What Teens Need Most From Their Parents
Sue Shellenbarger. (2016). The Wall Street Journal.
How I Raised Teenagers Who Tell Me Everything – Even When it’s Hard
Gracie X. (2015). Mind Body Green.
5 Simple Tips to Help You Have a Real Conversation With a Teen
Shelja Sen. (2018). TED. Ideas.Ted.com.
Anxiety in Teens: How You Can Help
Dr. Marilyn Price-Mitchell. (2019). Psychologytoday.com.
Adolescent-Parent Attachment: Bonds That Support Healthy Development
Moretti, M.M. Peled, M. (2004). Paediatrics Child Health.
In Adolescent-Parent Attachment, Maralene Moretti and Maya Peled discuss the importance of the parent-adolescent bond and the developmental changes occurring during this time. The social, neurological, and biological growth during adolescents is considered to be just as fundamental to our development as early childhood. Due to these vast and rapid changes adolescents are “associated with the onset of or exacerbation of a number of health-related problems”. Research has shown that parents can make a difference during this stage of their child’s development, and that the difference can be made through “their attachment bond with the child”.
The authors begin the article by examining the transitional period of adolescents by providing the reader with brief descriptions of the neurological, social, and biological changes. They examine the concept of attachment and the importance a secure parent-adolescent attachment plays on shaping their teenager’s development. In conclusion, Moretti and Peled highlight the importance of adolescent-parent attachment and assesses ways families can be supported.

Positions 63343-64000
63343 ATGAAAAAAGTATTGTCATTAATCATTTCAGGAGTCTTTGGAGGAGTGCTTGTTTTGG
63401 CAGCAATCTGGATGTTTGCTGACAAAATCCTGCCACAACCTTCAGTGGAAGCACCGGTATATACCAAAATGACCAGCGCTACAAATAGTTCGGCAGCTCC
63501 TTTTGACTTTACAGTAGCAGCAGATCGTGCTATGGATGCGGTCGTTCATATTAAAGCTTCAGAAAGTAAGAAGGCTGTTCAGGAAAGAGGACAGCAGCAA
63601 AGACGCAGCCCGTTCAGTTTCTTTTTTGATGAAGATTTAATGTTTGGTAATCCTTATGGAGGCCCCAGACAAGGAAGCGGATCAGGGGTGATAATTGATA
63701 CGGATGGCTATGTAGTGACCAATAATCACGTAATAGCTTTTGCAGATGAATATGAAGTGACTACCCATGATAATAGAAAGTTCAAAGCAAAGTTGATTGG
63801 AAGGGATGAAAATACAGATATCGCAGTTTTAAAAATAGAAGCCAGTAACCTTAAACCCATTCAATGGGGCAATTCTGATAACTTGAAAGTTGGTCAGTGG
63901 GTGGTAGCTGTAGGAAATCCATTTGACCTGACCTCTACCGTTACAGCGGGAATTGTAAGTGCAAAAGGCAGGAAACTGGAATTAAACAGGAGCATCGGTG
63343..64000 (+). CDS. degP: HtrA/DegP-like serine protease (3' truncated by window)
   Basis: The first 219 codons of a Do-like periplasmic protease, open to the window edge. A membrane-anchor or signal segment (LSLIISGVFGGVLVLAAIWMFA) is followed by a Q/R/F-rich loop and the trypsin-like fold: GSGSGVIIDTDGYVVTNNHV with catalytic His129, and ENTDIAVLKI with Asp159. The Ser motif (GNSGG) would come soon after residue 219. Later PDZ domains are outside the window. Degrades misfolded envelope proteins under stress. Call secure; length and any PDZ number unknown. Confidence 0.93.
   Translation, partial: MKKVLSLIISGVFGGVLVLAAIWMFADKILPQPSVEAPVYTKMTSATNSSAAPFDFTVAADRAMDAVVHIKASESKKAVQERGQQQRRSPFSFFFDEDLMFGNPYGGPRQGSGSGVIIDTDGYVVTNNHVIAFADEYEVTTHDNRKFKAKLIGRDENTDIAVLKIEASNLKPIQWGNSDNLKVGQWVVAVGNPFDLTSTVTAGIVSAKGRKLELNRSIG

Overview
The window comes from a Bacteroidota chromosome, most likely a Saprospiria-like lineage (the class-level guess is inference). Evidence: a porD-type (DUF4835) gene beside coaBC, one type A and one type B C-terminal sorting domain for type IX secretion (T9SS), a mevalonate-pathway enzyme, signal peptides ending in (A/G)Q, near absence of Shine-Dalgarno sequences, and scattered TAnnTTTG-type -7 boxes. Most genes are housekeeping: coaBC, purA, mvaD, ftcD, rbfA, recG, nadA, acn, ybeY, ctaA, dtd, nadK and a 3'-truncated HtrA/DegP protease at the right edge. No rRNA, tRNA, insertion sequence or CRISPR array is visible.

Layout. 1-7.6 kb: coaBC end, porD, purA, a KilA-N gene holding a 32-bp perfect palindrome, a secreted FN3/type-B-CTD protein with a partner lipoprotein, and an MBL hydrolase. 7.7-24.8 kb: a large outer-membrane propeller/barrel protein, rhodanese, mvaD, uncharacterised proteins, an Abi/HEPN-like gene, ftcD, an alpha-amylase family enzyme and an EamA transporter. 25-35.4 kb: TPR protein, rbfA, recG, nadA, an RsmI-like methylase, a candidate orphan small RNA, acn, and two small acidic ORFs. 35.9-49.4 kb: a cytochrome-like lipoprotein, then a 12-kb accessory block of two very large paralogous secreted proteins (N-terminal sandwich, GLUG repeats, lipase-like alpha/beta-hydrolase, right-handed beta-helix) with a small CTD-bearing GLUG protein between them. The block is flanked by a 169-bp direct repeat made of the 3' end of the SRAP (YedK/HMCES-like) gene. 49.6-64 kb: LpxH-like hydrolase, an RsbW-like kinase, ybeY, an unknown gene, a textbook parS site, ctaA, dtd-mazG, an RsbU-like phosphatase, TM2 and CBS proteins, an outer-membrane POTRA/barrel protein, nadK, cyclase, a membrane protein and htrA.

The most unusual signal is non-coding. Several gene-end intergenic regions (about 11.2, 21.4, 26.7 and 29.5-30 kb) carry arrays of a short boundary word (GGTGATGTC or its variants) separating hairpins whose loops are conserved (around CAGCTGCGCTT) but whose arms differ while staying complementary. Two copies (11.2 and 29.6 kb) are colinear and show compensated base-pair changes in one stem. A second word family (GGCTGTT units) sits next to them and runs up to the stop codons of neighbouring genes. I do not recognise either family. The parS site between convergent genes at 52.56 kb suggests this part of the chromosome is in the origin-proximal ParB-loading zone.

Prospective Relations between Family Conflict and Adolescent Maladjustment: Security in the Family System as a Mediating Process
Cummings, E.M. Koss, K.J. Davies, P.T. (2015). Journal of Abnormal Psychology.
In Prospective Relations between Family Conflict and Adolescent Maladjustment, the authors examine the impact of family conflict and emotional security about the family system on adolescent symptoms of specific disorders and adjustment problems. High levels of conflict within the family dyad has been linked to children’s risk for developing adjustment problems and psychological disorders in adolescents. The authors believe research in the area of family conflict is limited and generally focuses on specific family dyads, such as parent-child conflict, rather than investigating the conflict between multiple family members and systems.
The study utilized a longitudinal project assessing family process and child adjustment. Two separate cohorts were analyzed. The first cohort were participants recruited during early childhood while the second cohort utilized participants recruited during early adolescents. A total of 295 mother-father-child families participated in the study. Observer-reports and questionnaire assessments were used to assess the families, and data was coded using multiple measures, depending on the family task completed.
After examining the process and identifying the results of the study, the authors proceed by analyzing two mediators; Higher-order Emotional Insecurity in the Family System and Specific Scales on Emotional Insecurity. Lastly, the authors discuss the importance of the study for future research of family conflict and adolescent maladjustment.